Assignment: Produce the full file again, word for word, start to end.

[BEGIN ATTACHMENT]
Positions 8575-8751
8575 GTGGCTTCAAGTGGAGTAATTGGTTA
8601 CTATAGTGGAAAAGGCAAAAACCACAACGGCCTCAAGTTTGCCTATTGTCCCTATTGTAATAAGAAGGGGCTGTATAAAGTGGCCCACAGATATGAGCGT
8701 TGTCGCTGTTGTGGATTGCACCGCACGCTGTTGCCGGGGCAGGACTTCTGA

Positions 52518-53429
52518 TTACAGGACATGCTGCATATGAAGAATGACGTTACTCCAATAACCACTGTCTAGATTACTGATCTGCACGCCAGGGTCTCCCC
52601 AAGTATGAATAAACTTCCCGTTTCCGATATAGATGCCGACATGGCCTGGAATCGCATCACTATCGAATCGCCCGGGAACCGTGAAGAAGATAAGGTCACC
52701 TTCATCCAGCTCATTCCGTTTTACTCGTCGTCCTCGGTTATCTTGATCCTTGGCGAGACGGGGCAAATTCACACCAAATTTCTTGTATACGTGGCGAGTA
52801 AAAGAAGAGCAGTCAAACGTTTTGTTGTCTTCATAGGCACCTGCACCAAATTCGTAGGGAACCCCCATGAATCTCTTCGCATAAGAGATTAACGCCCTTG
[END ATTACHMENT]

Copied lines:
Positions 8575-8751
8575 GTGGCTTCAAGTGGAGTAATTGGTTA
8601 CTATAGTGGAAAAGGCAAAAACCACAACGGCCTCAAGTTTGCCTATTGTCCCTATTGTAATAAGAAGGGGCTGTATAAAGTGGCCCACAGATATGAGCGT
8701 TGTCGCTGTTGTGGATTGCACCGCACGCTGTTGCCGGGGCAGGACTTCTGA

Positions 52518-53429
52518 TTACAGGACATGCTGCATATGAAGAATGACGTTACTCCAATAACCACTGTCTAGATTACTGATCTGCACGCCAGGGTCTCCCC
52601 AAGTATGAATAAACTTCCCGTTTCCGATATAGATGCCGACATGGCCTGGAATCGCATCACTATCGAATCGCCCGGGAACCGTGAAGAAGATAAGGTCACC
52701 TTCATCCAGCTCATTCCGTTTTACTCGTCGTCCTCGGTTATCTTGATCCTTGGCGAGACGGGGCAAATTCACACCAAATTTCTTGTATACGTGGCGAGTA
52801 AAAGAAGAGCAGTCAAACGTTTTGTTGTCTTCATAGGCACCTGCACCAAATTCGTAGGGAACCCCCATGAATCTCTTCGCATAAGAGATTAACGCCCTTG